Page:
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Preview: Industrial Workers of the World - Agricultural Workers Industrial Union 110

Industrial Workers of the World - Agricultural Workers Industrial Union 110



All workers on farms, ranches, orchards and plantations.



 



Gunkist Oranges

Sun, 13 Sep 2015 17:35:38 +0000

By Gustavo Arellano - Orange County Weekly, June 8, 2006

Disclaimer: The views expressed here are not the official position of the IWW and do not necessarily represent the views of anyone but the author’s.

(image) BITE ON

Seventy years ago this week, Orange County’s most brutally suppressed strike began with a bite.

On June 15, 1936, at the break of dawn, about 200 Mexican women gathered in Anaheim to preach the gospel of huelga—strike. Four days earlier, about 2,500 Mexican naranjeros representing more than half of Orange County’s crucial citrus-picking force dropped their clippers, bags and ladders to demand higher wages, better working conditions and the right to unionize.

The women spread across the groves of Anaheim, the heart of citrus country, urging workers to let the fruit hang. Twenty Anaheim police officers confronted the women; they refused to disperse. At some point there was an altercation, and 29-year-old Placentia resident Virginia Torres bit the arm of Anaheim police officer Roger Sherman. Police arrested Torres, along with 30-year-old Epifania Marquez, who tried to yank a strikebreaker—a scab—from a truck by grabbing onto his suspenders.

Little else is known about the Fort Sumter of Orange County—newspaper accounts say only that Torres and Marquez received jail sentences of 60 and 30 days, respectively. But Orange County responded with an organized wrath years in the planning. Growers enlisted the local chapters of the Veterans of Foreign Wars and American Legion to guard fields. They evicted families of strikers from their company-owned houses. The English-language press became a bulletin board for the growers—The Santa Ana Register, for instance, described the 200 Mexican women in Anaheim as “Amazons with fire of battle in their eyes.”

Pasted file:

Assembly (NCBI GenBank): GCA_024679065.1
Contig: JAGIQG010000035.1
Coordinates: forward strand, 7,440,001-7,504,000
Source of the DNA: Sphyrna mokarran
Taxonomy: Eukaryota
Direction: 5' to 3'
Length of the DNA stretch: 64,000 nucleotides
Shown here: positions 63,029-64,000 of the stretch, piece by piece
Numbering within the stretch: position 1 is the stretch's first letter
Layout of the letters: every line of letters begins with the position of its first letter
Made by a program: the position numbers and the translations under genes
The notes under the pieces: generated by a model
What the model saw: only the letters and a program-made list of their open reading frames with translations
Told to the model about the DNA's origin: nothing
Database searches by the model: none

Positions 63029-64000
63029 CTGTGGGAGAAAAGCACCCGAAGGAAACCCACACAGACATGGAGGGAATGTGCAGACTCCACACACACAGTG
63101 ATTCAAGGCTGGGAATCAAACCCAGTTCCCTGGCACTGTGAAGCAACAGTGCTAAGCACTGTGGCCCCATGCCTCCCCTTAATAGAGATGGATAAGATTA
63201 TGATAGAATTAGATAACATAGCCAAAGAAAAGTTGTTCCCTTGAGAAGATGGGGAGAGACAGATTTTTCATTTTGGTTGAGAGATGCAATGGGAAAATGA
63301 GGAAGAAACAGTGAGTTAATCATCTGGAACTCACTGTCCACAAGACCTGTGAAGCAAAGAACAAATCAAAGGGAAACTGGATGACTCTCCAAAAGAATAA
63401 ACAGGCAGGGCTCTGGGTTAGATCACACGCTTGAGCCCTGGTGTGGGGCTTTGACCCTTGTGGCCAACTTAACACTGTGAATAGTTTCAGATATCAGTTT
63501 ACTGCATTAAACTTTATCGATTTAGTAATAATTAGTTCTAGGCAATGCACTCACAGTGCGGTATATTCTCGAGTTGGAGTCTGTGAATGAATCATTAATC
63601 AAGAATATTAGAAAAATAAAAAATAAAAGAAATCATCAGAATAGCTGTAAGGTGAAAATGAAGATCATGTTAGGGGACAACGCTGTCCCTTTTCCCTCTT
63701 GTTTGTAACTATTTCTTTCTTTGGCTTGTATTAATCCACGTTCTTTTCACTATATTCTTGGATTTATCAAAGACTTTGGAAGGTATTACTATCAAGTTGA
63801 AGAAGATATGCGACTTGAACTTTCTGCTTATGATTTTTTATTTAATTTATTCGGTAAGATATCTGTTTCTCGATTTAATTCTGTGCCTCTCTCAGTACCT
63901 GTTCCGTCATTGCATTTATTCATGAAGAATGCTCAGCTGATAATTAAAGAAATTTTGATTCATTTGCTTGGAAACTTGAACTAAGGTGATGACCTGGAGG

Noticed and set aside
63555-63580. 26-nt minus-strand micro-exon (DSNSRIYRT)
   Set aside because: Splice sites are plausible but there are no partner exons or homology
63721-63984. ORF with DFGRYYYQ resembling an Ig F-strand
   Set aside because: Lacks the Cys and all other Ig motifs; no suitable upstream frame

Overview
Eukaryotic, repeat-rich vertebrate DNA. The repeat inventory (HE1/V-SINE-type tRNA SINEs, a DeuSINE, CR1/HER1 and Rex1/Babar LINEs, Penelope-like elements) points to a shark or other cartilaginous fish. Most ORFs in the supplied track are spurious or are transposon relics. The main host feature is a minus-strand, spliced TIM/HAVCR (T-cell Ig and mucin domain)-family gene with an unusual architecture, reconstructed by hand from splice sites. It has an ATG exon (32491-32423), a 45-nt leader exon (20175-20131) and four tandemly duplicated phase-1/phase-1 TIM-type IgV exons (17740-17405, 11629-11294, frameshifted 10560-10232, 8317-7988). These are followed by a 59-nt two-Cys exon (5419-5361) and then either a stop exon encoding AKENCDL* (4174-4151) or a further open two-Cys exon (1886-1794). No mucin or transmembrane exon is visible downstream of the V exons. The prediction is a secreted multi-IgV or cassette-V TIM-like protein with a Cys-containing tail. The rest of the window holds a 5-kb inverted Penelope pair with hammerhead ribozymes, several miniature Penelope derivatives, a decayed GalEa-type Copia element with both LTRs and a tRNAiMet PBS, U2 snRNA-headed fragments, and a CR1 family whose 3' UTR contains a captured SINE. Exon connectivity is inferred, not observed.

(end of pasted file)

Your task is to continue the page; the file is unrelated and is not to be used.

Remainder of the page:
Orange County Sheriff Logan Jackson deputized citrus orchard guards and provided them with steel helmets, shotguns and ax handles. The newly minted cops began arresting strikers en masse, more than 250 by strike’s end. When that didn’t stop the strike, they reported workers to federal immigration authorities. When that didn’t work, out came the guns and clubs. Tear gas blossomed in the groves. Mobs of citrus farmers and their supporters attacked under cover of darkness.

What county residents tried to dismiss as a fruitless strike quickly escalated into a full-fledged civil war in which race and class were inseparable. The Mexicans of Orange County, the county’s historical source of cheap labor, were finally asking for better working conditions; their gabacho overlords wouldn’t hear it. And so both sides fought for a month until the lords of Orange County won.

Wonder why Orange County trembles whenever its Mexicans protest? Welcome to the Citrus War of 1936, the most important event in Orange County history you’ve never heard of.

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Immokalee Workers Take Down Taco Bell

Thu, 10 Nov 2005 20:19:00 +0000

Disclaimer - The following article is reposted here because it is an issue with some relevance to the IWW. The views of the author do not necessarily agree with those of the IWW and vice versa.

By Elly Leary - Monthly Review, October 2005

(image) On March 8, 2005, the Coalition of Immokalee Workers (CIW) in Immokalee, Florida won a significant victory. In a precedent-setting move, fast-food giant Yum! Brands Inc., the world’s largest restaurant corporation, agreed to all the farm workers’ demands (and more!) if the CIW would end the four-year-old boycott of its subsidiary Taco Bell. (Yum!, a spin off from Pepsi, includes Taco Bell, Kentucky Fried Chicken, A&W, Long John Silver’s, and Pizza Hut franchises.) As United Farm Workers (UFW) president Arturo Rodriguez commented at the victory celebration, “It is the most significant victory since the successful grape boycott led by the UFW in the 1960s in the fields of California.”

El Acuerdo/The Agreement

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